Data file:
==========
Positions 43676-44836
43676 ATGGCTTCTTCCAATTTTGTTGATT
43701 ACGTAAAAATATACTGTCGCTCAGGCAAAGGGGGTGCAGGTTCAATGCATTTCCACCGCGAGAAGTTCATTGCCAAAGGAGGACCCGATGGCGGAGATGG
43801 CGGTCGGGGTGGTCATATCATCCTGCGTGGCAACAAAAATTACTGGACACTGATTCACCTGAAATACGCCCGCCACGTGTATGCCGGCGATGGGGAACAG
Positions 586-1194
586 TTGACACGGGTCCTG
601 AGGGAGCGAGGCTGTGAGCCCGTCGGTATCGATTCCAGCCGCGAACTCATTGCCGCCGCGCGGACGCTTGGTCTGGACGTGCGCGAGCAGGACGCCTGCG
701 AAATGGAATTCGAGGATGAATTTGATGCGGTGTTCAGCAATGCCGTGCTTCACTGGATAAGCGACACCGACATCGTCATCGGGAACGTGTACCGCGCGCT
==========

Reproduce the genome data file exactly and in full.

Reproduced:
Positions 43676-44836
43676 ATGGCTTCTTCCAATTTTGTTGATT
43701 ACGTAAAAATATACTGTCGCTCAGGCAAAGGGGGTGCAGGTTCAATGCATTTCCACCGCGAGAAGTTCATTGCCAAAGGAGGACCCGATGGCGGAGATGG
43801 CGGTCGGGGTGGTCATATCATCCTGCGTGGCAACAAAAATTACTGGACACTGATTCACCTGAAATACGCCCGCCACGTGTATGCCGGCGATGGGGAACAG
Positions 586-1194
586 TTGACACGGGTCCTG
601 AGGGAGCGAGGCTGTGAGCCCGTCGGTATCGATTCCAGCCGCGAACTCATTGCCGCCGCGCGGACGCTTGGTCTGGACGTGCGCGAGCAGGACGCCTGCG
701 AAATGGAATTCGAGGATGAATTTGATGCGGTGTTCAGCAATGCCGTGCTTCACTGGATAAGCGACACCGACATCGTCATCGGGAACGTGTACCGCGCGCT